Bear’s Den @ U Street Music Hall

London-based band Bear’s Den met a sold out crowd at U Street Music Hall on February 4th.

Opening for them was Gill Landry, equipped with just his acoustic guitar and his deep voice (his harmonica holder was unfortunately missing). Landry is a former member of Old Crow Medicine Show, who left in 2013 after the release of his third solo album. His deep, soothing voice is reminiscent of Johnny Cash, and his lyrics are akin to Bob Dylan. Though his songs were mostly sad, his banter was lively, and not entirely apolitical (“Let’s Make America Content Again” was a phrase he introduced to the crowd, who laughed and nodded).

The two main men in Bear’s Den, Andrew Davie and Kevin Jones, were accompanied by Christof van der Ven on banjo, as well as by other band members playing trumpet, drums, and bass. They started off the show with the song “Red Earth & Pouring Rain” from their newest album by the same name.

Their set list had a good mix of songs from both Islands (2014) and Red Earth & Pouring Rain (2016). They chose to do three songs – including their popular “Agape” and “Don’t Let the Sun Steal You Away” – completely acoustically, with just Davie and Jones on guitar and van der Ven on banjo. U Street is just small enough that it worked out really well and made their set feel really personal. They were not hesitant to joke about the audience’s “quality” singing (especially the two gentlemen in front). Towards the end of their set, the three came into the middle of the floor to perform, which lent some interesting acoustics to their intimate show, and worked surprisingly well.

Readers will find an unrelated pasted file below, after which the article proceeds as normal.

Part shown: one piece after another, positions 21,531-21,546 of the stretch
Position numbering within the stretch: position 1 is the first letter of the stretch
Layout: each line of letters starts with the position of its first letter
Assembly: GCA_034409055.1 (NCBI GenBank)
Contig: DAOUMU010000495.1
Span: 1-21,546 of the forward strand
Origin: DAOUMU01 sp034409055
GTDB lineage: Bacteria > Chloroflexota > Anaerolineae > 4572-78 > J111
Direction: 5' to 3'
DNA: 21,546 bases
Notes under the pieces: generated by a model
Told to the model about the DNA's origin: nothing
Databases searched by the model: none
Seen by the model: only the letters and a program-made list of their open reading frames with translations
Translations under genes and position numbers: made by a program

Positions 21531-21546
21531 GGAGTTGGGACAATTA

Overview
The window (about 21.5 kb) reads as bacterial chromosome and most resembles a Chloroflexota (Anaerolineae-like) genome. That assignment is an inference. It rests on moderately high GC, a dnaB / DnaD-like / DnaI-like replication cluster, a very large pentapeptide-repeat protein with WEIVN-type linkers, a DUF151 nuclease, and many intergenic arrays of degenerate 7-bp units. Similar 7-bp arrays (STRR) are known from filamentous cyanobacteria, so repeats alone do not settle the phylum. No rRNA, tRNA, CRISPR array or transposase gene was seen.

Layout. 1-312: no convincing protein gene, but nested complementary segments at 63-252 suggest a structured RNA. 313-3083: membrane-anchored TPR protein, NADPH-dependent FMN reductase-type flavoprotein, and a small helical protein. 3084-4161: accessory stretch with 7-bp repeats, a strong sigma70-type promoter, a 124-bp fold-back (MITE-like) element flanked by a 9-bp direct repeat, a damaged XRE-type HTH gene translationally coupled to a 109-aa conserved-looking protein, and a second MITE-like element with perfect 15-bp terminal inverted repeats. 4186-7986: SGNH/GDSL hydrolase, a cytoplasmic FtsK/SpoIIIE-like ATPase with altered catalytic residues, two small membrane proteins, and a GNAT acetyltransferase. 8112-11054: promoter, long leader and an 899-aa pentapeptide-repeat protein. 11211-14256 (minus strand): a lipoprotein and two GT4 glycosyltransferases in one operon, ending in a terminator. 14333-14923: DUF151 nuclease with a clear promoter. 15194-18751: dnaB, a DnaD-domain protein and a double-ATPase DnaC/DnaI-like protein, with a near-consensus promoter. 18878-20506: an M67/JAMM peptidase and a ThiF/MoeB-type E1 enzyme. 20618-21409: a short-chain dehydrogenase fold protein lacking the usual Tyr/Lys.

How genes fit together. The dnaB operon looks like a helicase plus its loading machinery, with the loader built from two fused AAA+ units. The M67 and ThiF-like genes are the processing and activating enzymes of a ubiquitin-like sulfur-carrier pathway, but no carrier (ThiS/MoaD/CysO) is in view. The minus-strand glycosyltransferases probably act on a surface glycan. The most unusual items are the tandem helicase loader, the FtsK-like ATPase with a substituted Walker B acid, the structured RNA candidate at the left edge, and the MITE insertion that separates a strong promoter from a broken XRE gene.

A particular standout was “Elysium,” which starts out with just guitar and vocals, but builds to the first chorus to include trumpet, electric guitar, and banjo. It’s a beautiful song that was even better live.

On their North America tour, the band has decided to do a different cover at each location, choosing a song with some connection to their venue. They said they were especially nervous about their D.C. cover, and joked that this could be “our last show.” They all took shots of whiskey to steel themselves before performing a subdued but swinging version of “I Heard It Through the Grapevine,” chosen because Marvin Gaye, who popularized the song, was born in D.C. It was a good cover, but it was overshadowed by the rest of their great performance.

The band put on a lively show, with great musicianship and performances and especially entertaining stage banter. Definitely check them out on their next trip to DC! In the mean time, they have a bunch of interesting music videos up on YouTube that are well worth checking out!

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